This post was updated at 11:45 a.m. ET.
The 73-year-old man accused of killing three people Sunday in a hate-fueled attack at Jewish centers in Overland Park, Kan., awaits a date in court later today. He's to be charged with one count of capital murder and one count of premeditated murder, local prosecutors announced Tuesday morning. Federal hate crime charges are likely at a later date.
But we want to focus on the victims and their survivors.
The Wichita Eagle writes that Terri LaManno, 53, had planned to celebrate her 25th wedding anniversary today. Instead, her husband, Jim, and daughters Alissa and Jennifer and son Gian are mourning her death.
LaManno was killed outside the Village Shalom assisted living facility. She was there to visit her mother. According to the Eagle:
"Brian Fowler, a lawyer and longtime family friend, said Terri LaManno's two sisters were [also] visiting their mother at the time of the incident and didn't realize that their sister had been shot outside the facility.
"Fowler described Terri LaManno as a 'beautiful lady' who was devoted to her husband and children.
"LaManno worked as an occupational therapist at the Children's Center for the Visually Impaired in Kansas City. She worked with children and their families in their homes and provided constant 'support and compassion,' said co-worker and friend Amanda Daniels.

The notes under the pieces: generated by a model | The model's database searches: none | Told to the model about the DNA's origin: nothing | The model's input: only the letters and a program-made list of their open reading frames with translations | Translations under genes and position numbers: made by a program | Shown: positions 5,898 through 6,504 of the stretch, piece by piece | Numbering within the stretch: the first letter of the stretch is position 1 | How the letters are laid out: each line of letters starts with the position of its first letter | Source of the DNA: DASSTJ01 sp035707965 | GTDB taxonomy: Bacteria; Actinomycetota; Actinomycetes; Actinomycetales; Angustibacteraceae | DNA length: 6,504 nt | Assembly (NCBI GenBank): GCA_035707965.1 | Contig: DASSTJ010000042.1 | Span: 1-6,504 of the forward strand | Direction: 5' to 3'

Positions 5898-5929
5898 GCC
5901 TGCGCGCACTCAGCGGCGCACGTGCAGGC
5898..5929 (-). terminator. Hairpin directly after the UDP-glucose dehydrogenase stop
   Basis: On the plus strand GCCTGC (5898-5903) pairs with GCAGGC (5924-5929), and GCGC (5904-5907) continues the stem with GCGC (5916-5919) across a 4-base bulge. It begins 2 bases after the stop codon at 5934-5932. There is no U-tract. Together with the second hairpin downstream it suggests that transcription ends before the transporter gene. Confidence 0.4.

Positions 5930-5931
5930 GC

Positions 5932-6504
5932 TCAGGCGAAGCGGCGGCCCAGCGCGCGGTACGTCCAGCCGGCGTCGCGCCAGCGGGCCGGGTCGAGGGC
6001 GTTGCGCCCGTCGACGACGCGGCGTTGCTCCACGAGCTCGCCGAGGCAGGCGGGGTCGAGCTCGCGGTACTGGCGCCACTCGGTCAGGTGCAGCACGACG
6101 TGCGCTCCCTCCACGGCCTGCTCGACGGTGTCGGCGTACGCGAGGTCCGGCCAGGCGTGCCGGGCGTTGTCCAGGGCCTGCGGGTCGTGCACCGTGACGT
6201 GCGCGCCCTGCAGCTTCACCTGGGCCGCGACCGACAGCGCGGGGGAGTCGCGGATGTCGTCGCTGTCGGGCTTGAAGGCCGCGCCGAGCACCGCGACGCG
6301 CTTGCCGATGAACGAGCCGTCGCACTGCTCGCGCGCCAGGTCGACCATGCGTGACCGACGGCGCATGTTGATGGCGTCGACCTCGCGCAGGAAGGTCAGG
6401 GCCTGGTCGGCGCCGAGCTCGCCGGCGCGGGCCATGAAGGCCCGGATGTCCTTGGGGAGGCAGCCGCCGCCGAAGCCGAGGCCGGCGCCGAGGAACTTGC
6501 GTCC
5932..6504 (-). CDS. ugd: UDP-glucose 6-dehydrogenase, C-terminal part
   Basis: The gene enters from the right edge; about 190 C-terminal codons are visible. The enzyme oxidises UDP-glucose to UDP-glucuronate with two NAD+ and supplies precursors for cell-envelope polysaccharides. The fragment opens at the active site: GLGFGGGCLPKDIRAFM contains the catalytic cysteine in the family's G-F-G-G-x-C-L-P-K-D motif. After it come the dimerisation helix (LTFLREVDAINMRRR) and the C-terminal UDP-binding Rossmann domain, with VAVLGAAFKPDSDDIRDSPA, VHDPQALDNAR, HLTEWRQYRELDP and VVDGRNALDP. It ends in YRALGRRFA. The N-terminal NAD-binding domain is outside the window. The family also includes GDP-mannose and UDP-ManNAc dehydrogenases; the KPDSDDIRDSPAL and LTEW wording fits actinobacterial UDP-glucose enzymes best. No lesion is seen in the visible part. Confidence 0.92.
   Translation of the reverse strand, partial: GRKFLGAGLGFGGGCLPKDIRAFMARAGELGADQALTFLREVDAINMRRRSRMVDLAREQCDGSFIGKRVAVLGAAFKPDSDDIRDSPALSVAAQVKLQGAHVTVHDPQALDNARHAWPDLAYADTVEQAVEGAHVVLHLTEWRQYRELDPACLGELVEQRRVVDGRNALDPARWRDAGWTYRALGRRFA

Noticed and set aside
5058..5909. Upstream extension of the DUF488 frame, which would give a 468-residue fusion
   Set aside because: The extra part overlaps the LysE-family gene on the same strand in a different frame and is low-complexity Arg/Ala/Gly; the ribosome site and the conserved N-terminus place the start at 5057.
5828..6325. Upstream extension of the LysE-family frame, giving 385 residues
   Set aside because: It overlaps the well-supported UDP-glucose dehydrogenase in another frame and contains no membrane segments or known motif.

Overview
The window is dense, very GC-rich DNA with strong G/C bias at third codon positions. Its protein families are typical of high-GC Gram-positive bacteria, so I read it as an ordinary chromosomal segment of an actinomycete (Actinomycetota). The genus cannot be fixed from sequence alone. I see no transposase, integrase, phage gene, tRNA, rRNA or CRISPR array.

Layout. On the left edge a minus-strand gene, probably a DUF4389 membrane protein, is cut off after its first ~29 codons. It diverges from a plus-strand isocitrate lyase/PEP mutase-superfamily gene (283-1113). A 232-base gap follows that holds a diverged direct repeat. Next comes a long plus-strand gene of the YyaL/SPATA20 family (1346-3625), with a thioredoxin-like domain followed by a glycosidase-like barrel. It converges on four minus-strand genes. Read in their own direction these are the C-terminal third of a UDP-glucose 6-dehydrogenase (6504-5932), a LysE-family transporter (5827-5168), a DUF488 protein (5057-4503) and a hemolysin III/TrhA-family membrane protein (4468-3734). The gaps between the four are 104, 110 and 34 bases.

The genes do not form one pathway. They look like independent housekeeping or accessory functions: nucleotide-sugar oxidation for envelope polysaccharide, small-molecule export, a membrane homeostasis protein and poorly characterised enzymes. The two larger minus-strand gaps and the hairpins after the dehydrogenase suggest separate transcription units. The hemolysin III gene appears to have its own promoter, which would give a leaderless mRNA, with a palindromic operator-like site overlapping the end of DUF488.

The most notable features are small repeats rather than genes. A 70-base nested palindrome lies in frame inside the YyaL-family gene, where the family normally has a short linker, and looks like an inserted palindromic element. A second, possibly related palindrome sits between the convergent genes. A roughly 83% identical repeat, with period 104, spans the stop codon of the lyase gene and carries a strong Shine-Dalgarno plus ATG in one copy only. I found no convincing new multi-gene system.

" 'Terri acted out of kindness and gratitude in everything she did,' Daniels said."
The first two people killed, outside Overland Park's Jewish Community Center, were 69-year-old Dr. William Lewis Corporon and his 14-year-old grandson, Reat Griffin Underwood.
Corporon had brought his grandson to the center so that the boy could audition for a singing contest.
On Monday, Reat's mother spoke of the loss of her son and father. "It was a horrible act of violence, and my dad, our dad, and my son were at the wrong place at the wrong time for a split second," Mindy Corporon said. "We want something good to come out of this. We don't know what that's going to be. So we want people to let us know if they think that something good has come from it."
Of her son, she said he had "been wanting to try out for three years. ... He was dressed in a coat and tie and black shirt, and a hat." Reat had recently registered to be an organ donor when he got a driver's permit, his mother said.
Will Corporon, the doctor's son and Reat's uncle, said that "it takes no character to do what was done. It takes no strength of character. It takes no backbone. It takes no morals. It takes no ethics. All it takes is an idiot with a gun. ... That idiot, that idiot absolutely knocked a family to its knees for no reason."
Corporon also told reporters he's sure his father "would have given anything, if it could have just been him. He'd have stood up and just said, 'Take me.' "
"My father leaves behind a legacy of faith, and family and community," Will Corporon said. "I've heard from people today who said 'my children — his hands were the first hands on the planet that touched my children.' ... It touches my heart to hear things like that."
The Associated Press has a video clip with some of the Corporons' comments. The Kansas City Star has longer versions here and here.
Frazier Glenn Cross, who was arrested shortly after the attacks. He's a former grand dragon of the Ku Klux Klan who has been very public for years about his hatred of Jews.
All three of those killed Sunday were Christians. Prosecutors said Tuesday that the capital murder charge stems from the deaths of Corporon and his grandson, while the charge of premeditated murder stems from the death of LaManno.